Hair loss nutrition... can what you eat REALLY have a significant impact on the state of your hair? Can it REALLY help prevent hair loss?
The answer to that depends chiefly on the CAUSE of your hair loss - if it's genetic, for example, or triggered by a particular medication, then adjusting your diet will not have much of an effect.
If, however, your diet is low in nutrients such as iron and protein - which are important for the hair - then making a point of eating "hair healthy" foods can, indeed, strengthen your hair and even improve the condition of your scalp, both of which help prevent hair loss.
What's more, some hormonal conditions that contribute to thinning hair can ALSO be affected by diet, so even hormone-related hair loss may be reduced by focusing on eating the right foods for optimum hair health.
NOTE: This information is provided for guidance purposes only. It should NOT be seen as medical advice and you should always speak to a medical professional about your hair loss issues, or before taking any kind of dietary supplement.
Well, the part of your hair beneath your scalp is the root, which is contained in a hair follicle. Hair follicles are nourished by nutrients carried in the blood - so, for your hair to be healthy, you need to be getting the right nutrients to those follicles!
Although YOU may see your hair as one of the most important parts of you, your body has it WAY down on the list of priorities! The nutrients you consume will first be directed to other important cell tissues and organs before they get sent to the hair. So if you're not getting ENOUGH valuable nutrients, it stands to reason your hair will suffer.
Source: The Trichological Society
Section 1 lists all the foods you should try to eat on a regular basis, along with some of the reasons why they're so helpful to the hair.
In section 2 I've listed the nutrients that experts recommend as useful to healthy hair growth, followed by some of the foods in which they're found.
Hopefully, this will make it easier for you to determine which foods YOU need to be eating more regularly to get your hair looking as good as possible.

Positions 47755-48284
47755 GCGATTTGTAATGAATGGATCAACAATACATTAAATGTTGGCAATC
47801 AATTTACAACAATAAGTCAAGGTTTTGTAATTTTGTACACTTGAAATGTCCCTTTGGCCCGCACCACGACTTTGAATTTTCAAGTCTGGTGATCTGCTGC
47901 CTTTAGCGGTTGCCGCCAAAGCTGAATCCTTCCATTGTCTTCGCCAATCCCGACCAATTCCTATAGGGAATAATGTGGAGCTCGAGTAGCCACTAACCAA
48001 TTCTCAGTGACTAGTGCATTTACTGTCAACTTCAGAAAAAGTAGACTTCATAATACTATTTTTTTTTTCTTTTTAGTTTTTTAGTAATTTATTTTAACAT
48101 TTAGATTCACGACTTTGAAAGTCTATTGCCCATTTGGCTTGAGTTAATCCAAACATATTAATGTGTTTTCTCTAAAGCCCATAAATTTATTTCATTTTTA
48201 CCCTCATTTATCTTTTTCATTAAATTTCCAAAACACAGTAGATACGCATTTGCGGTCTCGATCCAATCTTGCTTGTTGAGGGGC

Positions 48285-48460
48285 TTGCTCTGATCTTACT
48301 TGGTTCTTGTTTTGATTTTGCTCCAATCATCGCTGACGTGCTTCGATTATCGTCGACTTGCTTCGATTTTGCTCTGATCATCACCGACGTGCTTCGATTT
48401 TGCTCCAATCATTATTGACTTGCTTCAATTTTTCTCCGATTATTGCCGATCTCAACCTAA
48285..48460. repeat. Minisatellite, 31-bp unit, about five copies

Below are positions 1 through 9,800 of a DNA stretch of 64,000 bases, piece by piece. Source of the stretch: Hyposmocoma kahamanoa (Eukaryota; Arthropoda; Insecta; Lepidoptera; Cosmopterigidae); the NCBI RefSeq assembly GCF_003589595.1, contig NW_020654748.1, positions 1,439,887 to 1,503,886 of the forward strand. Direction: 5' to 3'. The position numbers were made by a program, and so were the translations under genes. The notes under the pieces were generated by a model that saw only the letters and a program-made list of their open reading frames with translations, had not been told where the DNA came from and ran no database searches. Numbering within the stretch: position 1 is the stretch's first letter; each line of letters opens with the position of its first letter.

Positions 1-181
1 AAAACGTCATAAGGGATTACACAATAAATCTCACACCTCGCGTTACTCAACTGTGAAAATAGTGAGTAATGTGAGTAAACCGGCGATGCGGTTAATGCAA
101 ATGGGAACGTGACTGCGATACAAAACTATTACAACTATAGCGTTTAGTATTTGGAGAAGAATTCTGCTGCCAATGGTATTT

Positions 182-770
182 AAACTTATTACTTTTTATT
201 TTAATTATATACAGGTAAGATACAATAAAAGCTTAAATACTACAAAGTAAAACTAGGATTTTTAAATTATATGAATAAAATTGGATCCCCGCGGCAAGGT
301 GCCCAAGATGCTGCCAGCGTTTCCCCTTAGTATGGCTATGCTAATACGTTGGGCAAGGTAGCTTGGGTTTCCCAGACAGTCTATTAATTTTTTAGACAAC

These are rich in omega 3 fatty acids. When whole, they add a nice crunch to whatever foods you mix them with, but they are hard for the body to break down and you don't tend to absorb as much nutrition from them as you could.
Milled flax seeds are better for you - if you miss the crunch, do what I do and mix the whole and milled seeds together. They're tasty in bread and sprinkled on salads... and, although a little naughty, I love them as an ice cream topping too!
Also rich in omega 3 fatty acids, walnuts contain zinc, biotin and vitamin E (which protects cells from DNA damage). Since the hair is regularly exposed to the sun, that protection is actually pretty useful.
In addition to eating walnuts more regularly (which I personally find easy to do as they're so delicious!), you can try switching your regular cooking oil to walnut oil instead.
Yet another great source of omega 3 fatty acids, salmon is also a fantastic source of lean protein.
Fairly inexpensive and widely available, tuna is a great food for the hair. It contains omega 3 fatty acids, protein and selenium, which is useful for promoting new hair growth.
Its growing reputation as a 'superfood' is well deserved! Kale is a good source of omega 3 fatty acids, contains some protein, is richer in iron per calorie than beef and contains plenty of vitamins.
If you find it a little bitter, try making 'kale chips', which are SO easy to eat you'll become addicted. Just tear up the leaves (removing any tough central ribs) and toss them lightly with olive oil and a touch of sea salt. Spread in a single layer on a baking sheet and cook on a VERY low oven until light and cripsy (I set my oven to its lowest setting and they usually take around 20 minutes).
Isn't it nice when something creamy and delicious is actually GOOD for you too... and particularly good for the hair?
Greek yogurt is high in protein (with less calories than regular yogurt), plus vitamins D and B5. You may know vitamin B5 by its other name - pantothenic acid - a name which regularly appears on hair care product labels, simply because it really does care for the hair!